In the preferred embodiment, referring again to FIG. 5, block 230 looks for scancodes mapped to the Fn+F1 to Fn+F12 key combinations (e.g. hex 70 to hex 7B scancodes). If the keystroke received was not an Fn+Fx keystroke (where Fx is a function key from F1 . . . F12), block 230 is answered negatively, and flow returns to block 210. If the keystroke received was a Fn+Fx keystroke, block 230 is answered affirmatively. Block 240 then intercepts the keystroke from the operating system.
Block 242 interrogates the operating system for the contents of the key group. In the preferred embodiment, this is done via a well known Windows Dynamic Data Exchange call. An ordered key array containing objects associated with keystrokes is received in block 245. In the preferred embodiment, an array of command lines contains the path and filename necessary to execute objects (data and/or application programs) is returned by the operating system. The order of the objects in the key array returned from the operating system corresponds to the order of the icons in the key group, as determined by the operating system. In the exemplary key group of FIG. 6, the icons are ordered from left to right. Therefore, the command line necessary to execute the LLRemote application program is returned as the first position in the key array, with the command lines for the File Manager application program, the MS Word for Windows data file "MYREPORT.DOC", and the Excel application program following sequentially in the key array. This key array is shown in FIG. 7.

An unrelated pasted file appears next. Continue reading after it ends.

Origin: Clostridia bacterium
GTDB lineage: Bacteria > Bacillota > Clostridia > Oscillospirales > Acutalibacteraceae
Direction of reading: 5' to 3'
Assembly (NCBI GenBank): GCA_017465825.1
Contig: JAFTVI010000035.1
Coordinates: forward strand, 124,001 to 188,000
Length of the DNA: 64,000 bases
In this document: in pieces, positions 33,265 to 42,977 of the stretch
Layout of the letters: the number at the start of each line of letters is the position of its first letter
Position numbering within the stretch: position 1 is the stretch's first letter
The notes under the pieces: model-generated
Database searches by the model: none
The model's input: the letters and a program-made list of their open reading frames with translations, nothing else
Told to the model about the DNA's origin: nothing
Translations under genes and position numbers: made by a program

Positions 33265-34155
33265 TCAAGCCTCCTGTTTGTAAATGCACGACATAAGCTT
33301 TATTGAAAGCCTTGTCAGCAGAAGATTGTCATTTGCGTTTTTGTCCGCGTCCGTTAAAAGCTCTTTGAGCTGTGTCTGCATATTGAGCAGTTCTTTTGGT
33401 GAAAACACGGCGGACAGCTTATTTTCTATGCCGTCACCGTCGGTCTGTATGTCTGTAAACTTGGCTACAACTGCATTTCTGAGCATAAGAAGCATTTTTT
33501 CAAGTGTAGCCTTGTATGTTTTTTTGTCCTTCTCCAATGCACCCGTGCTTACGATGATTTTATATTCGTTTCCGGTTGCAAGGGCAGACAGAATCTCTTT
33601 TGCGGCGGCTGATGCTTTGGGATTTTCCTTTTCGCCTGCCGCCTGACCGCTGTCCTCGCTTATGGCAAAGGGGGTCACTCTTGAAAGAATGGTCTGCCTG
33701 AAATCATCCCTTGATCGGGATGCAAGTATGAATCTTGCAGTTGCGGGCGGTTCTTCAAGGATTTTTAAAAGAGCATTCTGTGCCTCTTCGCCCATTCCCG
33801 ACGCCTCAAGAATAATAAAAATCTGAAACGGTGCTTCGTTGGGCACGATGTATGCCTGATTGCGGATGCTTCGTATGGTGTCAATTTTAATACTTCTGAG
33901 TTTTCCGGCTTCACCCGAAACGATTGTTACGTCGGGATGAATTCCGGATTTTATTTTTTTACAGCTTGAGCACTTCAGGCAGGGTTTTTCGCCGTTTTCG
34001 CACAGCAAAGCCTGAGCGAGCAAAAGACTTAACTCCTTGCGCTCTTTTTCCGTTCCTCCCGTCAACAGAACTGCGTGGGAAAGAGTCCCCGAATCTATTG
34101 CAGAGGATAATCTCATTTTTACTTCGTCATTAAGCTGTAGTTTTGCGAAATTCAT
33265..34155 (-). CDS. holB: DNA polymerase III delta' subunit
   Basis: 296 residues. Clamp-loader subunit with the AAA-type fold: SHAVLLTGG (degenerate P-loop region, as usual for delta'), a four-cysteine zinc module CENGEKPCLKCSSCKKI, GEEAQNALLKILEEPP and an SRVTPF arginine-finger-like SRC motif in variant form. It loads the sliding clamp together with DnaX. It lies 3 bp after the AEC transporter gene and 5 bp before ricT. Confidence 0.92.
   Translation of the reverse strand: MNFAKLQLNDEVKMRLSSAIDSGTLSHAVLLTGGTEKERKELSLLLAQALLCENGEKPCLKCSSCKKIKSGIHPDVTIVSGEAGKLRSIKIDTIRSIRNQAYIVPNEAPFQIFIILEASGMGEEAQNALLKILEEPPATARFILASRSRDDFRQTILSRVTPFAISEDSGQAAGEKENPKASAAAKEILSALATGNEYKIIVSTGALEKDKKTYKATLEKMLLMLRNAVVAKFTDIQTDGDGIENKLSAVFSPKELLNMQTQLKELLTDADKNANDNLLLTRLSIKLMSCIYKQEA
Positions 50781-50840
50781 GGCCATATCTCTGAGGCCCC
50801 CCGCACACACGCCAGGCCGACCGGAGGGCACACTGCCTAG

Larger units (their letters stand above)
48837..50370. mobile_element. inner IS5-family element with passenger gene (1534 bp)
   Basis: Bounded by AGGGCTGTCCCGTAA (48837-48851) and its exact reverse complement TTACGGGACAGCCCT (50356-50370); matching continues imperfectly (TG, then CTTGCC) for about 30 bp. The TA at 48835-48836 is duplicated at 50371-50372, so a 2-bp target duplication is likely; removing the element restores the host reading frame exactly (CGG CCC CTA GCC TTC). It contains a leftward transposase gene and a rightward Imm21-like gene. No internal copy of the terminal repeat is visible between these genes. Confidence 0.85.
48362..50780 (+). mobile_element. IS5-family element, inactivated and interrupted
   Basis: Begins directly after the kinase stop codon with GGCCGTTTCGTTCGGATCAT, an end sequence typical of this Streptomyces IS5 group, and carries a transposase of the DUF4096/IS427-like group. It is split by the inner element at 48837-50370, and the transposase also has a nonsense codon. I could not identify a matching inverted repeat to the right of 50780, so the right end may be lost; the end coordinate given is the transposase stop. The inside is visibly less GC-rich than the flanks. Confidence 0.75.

Referring again to FIG. 5, block 250 retrieves the associated object from the key array. In the preferred embodiment, the Fn+F1 keystroke is associated with the first position in the key array, Fn+F2 with the second position in the key array, and so on, with keystroke Fn+F12 being associated with the twelfth position in the key array. For example, if the keystroke received is an Fn+F3 keystroke, line 93 of key array 90 (FIG. 7), the command line for the MS Word for Windows data file "MYREPORT.DOC" is retrieved in block 250. Those skilled in the art will appreciate that keystrokes other than those specified above can be associated with the key array, with the size of the key array varying accordingly, and still fall within the spirit and scope of the invention.